WGBH Radio WGBH Radio theclassicalstation.org

Cello Fiesta! / Hecker, Kharadze, Kremerata Baltica

Release Date: 05/27/2008 
Label:  Profil   Catalog #: 8031   Spars Code: n/a 
Composer:  Vaja AzarashviliFranz Joseph HaydnPeter Ilyich TchaikovskyAlberto Ginastera,   ... 
Performer:  Giorgi KharadzeMarie-Elisabeth Hecker
Orchestra/Ensemble:  Kremerata Baltica
Number of Discs: 1 
Recorded in: Stereo 
Length: 1 Hours 8 Mins. 

In Stock: Usually ships in 24 hours.  

Notes and Editorial Reviews

CELLO FIESTA! Kremerata Baltica; Marie Elisabeth Hecker (vc); 1 Giorgi Kharadze (vc); 2 Andrei Bielow (vn); 3 Agne Doveikaite (vn); 3 Daniil Grishin (va); 3 Andrei Pushkarev (perc) 4 PROFIL 8031 (68:09)

Read more class="COMPOSER12">HAYDN Cello Concerto No. 1 in C. 1 TCHAIKOVSKY Pezzo capriccioso. 2 AZARASHVILI Cello Concerto. 2 GINASTERA Glosses on Themes of Pau Casals. 2,3 COREA (arr. Pushkarev) La fiesta 1,2,4

This absolutely delightful disc combines classical works of three centuries with a jazz piece originally written by Chick Corea for his first (and best) “Return to Forever” album. It’s difficult to tell from Gidon Kremer’s liner notes—understandably enthusiastic but not entirely informative—if this CD, the result of concerts given by cellists Hecker and Kharadze with guest string-players and Kremer’s own excellent Kremerata Baltica orchestra, was planned specifically for this album or if the concerts ran in this sequence. It’s not a major point, to be sure, but I’m just curious to know because the unusual programming may have actually been more unusual in concert; nor am I entirely sure if both cellists played all the concerts that inspired the recording. I will say this, however: I wish there were more CDs like this, records made by evidently inspired artists, hot off the concert circuit, with this music coursing through their veins and still electrically charged.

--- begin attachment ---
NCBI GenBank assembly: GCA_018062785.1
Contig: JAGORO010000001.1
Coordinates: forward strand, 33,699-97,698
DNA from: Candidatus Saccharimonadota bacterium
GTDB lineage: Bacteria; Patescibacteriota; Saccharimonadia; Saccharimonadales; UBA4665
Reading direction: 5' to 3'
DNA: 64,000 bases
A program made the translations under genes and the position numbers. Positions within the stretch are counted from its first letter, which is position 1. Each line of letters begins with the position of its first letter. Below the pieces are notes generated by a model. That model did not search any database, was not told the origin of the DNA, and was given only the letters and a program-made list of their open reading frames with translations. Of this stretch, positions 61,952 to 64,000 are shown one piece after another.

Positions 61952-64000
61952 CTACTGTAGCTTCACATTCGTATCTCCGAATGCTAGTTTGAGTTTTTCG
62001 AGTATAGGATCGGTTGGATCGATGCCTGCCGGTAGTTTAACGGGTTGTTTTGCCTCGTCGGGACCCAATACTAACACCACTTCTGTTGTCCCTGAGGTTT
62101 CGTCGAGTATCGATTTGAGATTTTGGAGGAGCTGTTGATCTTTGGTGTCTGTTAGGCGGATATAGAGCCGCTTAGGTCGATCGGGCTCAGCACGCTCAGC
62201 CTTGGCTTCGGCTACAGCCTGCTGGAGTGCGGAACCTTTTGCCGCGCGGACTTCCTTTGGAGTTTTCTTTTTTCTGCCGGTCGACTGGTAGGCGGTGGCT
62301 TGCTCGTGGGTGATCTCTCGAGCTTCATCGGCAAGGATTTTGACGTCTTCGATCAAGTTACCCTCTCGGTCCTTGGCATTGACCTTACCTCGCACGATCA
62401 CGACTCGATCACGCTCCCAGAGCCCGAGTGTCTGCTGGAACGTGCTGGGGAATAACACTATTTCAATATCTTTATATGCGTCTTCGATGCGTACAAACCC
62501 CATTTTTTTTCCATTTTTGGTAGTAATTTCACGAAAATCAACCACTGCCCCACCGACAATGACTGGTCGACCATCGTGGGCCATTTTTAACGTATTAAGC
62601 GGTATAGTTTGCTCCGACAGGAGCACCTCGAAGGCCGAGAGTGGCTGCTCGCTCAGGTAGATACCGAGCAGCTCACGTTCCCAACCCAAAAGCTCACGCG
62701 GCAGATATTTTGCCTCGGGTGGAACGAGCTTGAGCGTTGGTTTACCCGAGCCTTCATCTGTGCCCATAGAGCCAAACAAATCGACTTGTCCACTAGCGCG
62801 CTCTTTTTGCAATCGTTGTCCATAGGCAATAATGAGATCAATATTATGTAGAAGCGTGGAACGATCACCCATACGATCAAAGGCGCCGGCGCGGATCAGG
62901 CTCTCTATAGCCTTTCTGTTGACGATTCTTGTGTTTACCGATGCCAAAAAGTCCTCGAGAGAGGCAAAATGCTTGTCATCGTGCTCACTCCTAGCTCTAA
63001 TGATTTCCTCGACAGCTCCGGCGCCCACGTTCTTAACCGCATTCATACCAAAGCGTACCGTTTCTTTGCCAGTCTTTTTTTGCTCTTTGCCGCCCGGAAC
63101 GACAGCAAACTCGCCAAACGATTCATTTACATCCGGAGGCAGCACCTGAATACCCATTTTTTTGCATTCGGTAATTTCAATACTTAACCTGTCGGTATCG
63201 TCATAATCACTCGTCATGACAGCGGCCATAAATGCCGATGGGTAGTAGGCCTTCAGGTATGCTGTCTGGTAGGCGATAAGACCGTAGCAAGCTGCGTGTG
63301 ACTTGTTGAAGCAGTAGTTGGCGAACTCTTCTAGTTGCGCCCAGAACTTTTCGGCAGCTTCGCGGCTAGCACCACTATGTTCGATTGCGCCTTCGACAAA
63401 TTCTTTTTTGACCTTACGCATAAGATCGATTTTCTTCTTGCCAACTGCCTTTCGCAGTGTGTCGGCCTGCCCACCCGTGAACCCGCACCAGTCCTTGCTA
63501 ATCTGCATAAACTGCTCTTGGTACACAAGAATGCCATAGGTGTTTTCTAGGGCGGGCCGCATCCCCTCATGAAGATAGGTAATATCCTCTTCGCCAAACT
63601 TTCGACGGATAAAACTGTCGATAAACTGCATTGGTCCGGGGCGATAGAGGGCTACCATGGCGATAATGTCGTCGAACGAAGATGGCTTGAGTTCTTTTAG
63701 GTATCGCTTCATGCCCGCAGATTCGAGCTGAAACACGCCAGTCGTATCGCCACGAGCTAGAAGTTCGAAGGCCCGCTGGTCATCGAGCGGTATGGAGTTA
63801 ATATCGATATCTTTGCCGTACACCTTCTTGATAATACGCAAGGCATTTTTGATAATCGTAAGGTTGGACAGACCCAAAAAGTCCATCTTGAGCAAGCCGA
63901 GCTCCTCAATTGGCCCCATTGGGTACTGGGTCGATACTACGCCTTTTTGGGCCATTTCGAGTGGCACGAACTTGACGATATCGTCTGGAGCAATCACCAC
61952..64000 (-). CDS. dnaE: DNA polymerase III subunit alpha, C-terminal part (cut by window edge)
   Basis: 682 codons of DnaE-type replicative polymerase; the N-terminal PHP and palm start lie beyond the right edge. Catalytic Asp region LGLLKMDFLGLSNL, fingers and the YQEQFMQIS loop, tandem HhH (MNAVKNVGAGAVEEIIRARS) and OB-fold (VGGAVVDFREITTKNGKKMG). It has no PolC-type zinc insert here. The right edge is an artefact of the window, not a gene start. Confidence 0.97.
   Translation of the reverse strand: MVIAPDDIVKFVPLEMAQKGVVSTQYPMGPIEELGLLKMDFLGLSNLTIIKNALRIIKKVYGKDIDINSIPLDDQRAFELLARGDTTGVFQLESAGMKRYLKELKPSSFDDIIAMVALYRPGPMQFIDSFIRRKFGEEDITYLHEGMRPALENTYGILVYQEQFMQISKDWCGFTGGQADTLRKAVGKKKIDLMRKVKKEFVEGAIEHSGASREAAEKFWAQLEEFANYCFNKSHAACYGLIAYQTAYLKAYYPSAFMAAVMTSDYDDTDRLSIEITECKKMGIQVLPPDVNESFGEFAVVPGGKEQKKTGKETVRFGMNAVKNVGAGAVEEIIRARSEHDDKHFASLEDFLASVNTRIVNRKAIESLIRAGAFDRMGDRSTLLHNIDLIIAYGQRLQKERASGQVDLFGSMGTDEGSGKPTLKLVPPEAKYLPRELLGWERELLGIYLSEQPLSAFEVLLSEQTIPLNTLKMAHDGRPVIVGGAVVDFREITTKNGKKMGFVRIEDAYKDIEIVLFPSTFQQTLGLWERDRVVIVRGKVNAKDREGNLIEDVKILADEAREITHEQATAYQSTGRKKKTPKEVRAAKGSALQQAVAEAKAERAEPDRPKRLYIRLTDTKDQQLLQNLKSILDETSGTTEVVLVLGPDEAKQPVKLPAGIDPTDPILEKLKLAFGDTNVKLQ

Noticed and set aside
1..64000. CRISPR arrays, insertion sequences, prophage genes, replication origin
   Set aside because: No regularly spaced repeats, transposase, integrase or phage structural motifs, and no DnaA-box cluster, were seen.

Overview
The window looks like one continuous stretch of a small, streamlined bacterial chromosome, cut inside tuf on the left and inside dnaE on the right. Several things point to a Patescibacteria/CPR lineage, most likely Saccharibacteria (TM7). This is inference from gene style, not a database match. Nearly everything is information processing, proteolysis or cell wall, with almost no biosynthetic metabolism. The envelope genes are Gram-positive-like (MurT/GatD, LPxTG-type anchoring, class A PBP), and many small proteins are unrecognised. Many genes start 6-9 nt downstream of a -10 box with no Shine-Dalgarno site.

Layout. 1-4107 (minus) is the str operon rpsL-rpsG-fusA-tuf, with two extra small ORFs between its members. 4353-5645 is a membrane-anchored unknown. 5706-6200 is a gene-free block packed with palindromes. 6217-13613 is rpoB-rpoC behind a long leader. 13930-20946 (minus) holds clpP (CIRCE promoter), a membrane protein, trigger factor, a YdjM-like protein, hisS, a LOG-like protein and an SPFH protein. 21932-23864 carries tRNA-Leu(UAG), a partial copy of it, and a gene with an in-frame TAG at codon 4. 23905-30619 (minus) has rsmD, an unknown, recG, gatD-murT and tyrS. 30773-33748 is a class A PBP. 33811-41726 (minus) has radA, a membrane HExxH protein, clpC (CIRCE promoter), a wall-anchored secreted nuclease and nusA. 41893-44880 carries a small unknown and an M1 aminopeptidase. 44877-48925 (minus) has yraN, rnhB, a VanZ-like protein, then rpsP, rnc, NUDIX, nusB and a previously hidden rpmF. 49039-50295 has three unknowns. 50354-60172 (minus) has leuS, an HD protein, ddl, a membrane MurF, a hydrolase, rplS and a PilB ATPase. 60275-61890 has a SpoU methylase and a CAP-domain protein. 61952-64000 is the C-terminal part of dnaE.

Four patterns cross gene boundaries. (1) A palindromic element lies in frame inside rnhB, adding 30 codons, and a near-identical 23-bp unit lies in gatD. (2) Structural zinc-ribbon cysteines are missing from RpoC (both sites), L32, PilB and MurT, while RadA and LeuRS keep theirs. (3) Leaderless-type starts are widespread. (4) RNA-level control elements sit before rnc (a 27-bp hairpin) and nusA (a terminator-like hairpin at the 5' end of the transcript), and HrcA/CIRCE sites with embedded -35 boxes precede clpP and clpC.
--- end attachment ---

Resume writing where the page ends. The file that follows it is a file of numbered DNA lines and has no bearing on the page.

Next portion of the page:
From the first notes of the Haydn Concerto in C you’re aware that this is truly an event, not just another stale run-through of the music. Hecker, whose tone is lean and bright, is the perfect interpreter for this work, and both she and the orchestra are quite obviously having a ball. Compare it to other recorded versions? Not likely. No matter how much more finesse or little differences you might hear in, say, the recordings of Jacqueline du Pré, Pierre Fournier, or Lynn Harrell, this one is just so full of zest that it’s in its own little pocket universe. A fully satisfying reading; nothing is left to chance here.